Reform Scotland News: 14 November 2012


All newspaper references refer to Scottish editions. Where there is a link to a newspaper’s website, the relevant page reference is highlighted and underlined.


In addition to the newspaper stories outlined below, further news coverage can be found online at BBC News Scotland, STV News and Sky News



Independence Referendum: The Lords Constitution select committee have warned that the names and addresses of all 15 year olds in Scotland could be published if 16 and 17 year olds are to vote in the 2014 referendum. The committee also warned that the Edinburgh Agreement could be judicially reviewed and found to be unlawful because the legislation it is based upon relates to devolution not independence. (Telegraph page 7, Scotsman page 1, Times page 15, P&J page 19, Courier page 16, Mail page 4)


Referendum spending cap: Nigel Smith, who ran the 1997 Yes campaign for devolution, has reportedly said the SNP spending cap of £750,000 on the 2014 independence referendum is too low and a “restriction on free speech”. (Sun page 2, Scotsman page 4)


Scotland and Northern England: First Minister Alex Salmond has called for a stronger economic bond between business in Scotland and northern England during a speech to the North East Economic Forum in Newcastle. (Herald page 6)


‘Free’ benefits:  SNP Alex Neil has reportedly told MSPs that the range of free benefits available is the mark of a civilised society. Opposition parties have argued that the benefits should be targeted to exclude Scots who can afford to pay for them and have raised concerns about the continued financial viability of such schemes. (Telegraph page 8, Alan Cochrane in the Telegraph, Sun page 2, Record page 2, Courier page 14)


Wind Farms: According to figures published by the Conservatives yesterday, 4 out of 5 of the largest and most controversial planning applications for wind farms have been approved by SNP ministers. (Telegraph page 2, Mail page 18)


Entwistle and BBC: The National Audit Office has reportedly said that ministers are powerless to launch an official inquiry into whether the BBC’s former director-general should have his £450,000 pay-off taken away. They also said they wanted to conduct a quick ‘review’ of the payment and were sure the BBC would fully co-operate. (Telegraph page 4, Scotsman page 10)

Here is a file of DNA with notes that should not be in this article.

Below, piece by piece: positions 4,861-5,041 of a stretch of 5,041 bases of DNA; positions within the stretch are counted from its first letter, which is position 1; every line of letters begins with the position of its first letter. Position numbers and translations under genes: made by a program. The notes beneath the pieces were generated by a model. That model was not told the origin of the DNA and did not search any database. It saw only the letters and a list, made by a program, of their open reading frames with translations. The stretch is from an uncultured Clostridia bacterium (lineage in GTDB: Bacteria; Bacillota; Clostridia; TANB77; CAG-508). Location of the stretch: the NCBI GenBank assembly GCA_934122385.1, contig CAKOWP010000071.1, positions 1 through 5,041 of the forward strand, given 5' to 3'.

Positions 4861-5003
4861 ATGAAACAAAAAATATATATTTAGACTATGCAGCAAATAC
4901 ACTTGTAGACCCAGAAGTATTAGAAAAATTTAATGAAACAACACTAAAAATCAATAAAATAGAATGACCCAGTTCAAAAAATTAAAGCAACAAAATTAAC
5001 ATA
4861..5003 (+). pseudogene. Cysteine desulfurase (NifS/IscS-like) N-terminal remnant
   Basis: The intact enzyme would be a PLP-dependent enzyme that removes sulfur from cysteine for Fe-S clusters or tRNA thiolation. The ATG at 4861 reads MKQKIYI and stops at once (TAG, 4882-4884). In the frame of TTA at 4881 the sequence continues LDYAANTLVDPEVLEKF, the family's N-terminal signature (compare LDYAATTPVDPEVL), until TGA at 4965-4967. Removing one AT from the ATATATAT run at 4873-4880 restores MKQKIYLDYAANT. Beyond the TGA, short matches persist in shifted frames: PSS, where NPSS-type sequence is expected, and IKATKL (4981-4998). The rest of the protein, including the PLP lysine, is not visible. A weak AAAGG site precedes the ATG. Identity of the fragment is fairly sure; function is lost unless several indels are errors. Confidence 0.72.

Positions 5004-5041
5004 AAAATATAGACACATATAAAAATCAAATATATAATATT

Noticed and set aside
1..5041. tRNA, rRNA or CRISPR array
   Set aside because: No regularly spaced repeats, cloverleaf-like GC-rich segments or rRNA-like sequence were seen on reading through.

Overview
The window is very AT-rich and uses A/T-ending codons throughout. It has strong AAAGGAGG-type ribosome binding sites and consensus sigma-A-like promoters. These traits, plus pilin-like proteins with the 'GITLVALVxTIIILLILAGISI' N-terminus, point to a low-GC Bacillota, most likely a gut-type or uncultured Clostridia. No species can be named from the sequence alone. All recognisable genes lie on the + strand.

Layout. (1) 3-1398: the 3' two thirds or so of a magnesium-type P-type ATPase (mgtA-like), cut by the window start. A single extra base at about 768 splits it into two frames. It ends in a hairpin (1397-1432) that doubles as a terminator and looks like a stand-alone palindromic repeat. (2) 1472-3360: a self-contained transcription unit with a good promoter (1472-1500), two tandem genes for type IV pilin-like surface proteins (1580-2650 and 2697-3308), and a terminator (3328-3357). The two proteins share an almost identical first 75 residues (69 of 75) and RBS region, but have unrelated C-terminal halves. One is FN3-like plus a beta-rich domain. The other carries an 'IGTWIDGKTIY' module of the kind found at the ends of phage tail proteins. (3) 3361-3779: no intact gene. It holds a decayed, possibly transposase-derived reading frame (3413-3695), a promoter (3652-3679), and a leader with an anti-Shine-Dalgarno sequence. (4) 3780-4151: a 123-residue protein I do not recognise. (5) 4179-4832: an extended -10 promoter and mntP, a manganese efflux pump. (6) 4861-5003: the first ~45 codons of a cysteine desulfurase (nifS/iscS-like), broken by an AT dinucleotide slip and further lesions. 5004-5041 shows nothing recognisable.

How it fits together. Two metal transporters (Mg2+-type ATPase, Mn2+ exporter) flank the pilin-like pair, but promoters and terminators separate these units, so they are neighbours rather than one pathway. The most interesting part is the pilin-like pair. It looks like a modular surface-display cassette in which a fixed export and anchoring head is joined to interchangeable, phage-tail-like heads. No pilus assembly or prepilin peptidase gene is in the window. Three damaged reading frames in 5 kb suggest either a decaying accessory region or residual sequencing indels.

Sir Cyril Smith abuse claims: Labour MP Simon Danczuk has accused the late Liberal Democrat MP Sir Cyril Smith of sexually abusing boys and being a bully. He was investigated by police in the 1960s but no action was taken. The accusations were made during a Commons debate yesterday. (Telegraph page 4, Times page 17, Courier page 18, Guardian page 7, Mail page 24)


Ash Trees: Labour has reportedly accused the Scottish government of being “asleep on the job” in its response to the disease threatening the UK’s ash trees. As of last night the disease has been confirmed at 14 sites around Scotland. (Herald page 6, Mail page 27)


Expenses: John Bercow, the Commons Speaker, has reportedly been accused of rigging appointments to the independent MPs’ expenses watchdog in retaliation for its crackdown on what members can claim. (Telegraph page 1, Guardian page 12)



Stow College: Kirk Ramsay, chairman of Stow College, has resigned following accusations by MSP Michael Russell that he secretly taped a meeting they both attended. (Telegraph page 1, Record page 4, Scotsman page 1, Herald page 1, P&J page 18, Courier page 15, Mail page 2)


Special needs: According to a report commissioned by the Scottish government, children with special needs must be given better access to high-quality services. The government welcomed the findings of the Doran Review and pledged to work harder. (Times page 15)



Royal Mail: The volume of junk mail delivered by Royal Mail is reportedly set to increase amid plans to increase the revenue brought in from marketing and advertising. (Telegraph page 1)


RBS HQ: RBS Chairman Sir Philip Hampton has warned peers that RBS would consider moving its headquarters from Edinburgh after independence if changes were made that could harm its business. (Scotsman page 5, Mail page 1)


Retail: Scottish retail sales have reportedly declined by 1.3 per cent, compared with October last year. The fall is the biggest since January this year. (Scotsman page 6, Mail page 17)

BBC Scotland: BBC Scotland bosses have been urged to halt Scottish job cuts amid the ongoing crisis within the corporation. SNP MSP Ross Gibson has called for the halt and has been supported by the National Union of Journalists. (Scotsman page 10, Stephen Jardine comments in the Scotsman, P&J page 12)



High-speed rail: Labour infrastructure spokesman Richard Baker has criticised Nicola Sturgeon, Deputy First Minister and infrastructure secretary, for not declaring the costs of the recently announced scheme to build a faster rail route between Edinburgh and Glasgow within the next 12 years. (Scotsman page 22, Brian Wilson comments in the Scotsman)



Legal Aid: A strike by defence lawyers has moved closer as MSPs passed the new Scottish Civil Justice Council and Criminal Legal Assistance Bill yesterday. Lawyers are also reportedly concerned that they will be turned into debt collectors for the Scottish Legal Aid Board due to the cuts to the legal aid fund. (Express page 4, Scotsman page 19, Herald page 1, Times page 3, P&J page 11, Courier page 17)


Abu Qatada: David Anderson QC, the independent reviewer of terrorism laws, has reportedly admitted that Abu Qatada, the extremist cleric, could be in Britain for years even if Theresa May appeals against his block on deportation successfully. (Telegraph page 5, Times page 7, Guardian page 4, Mail page 12)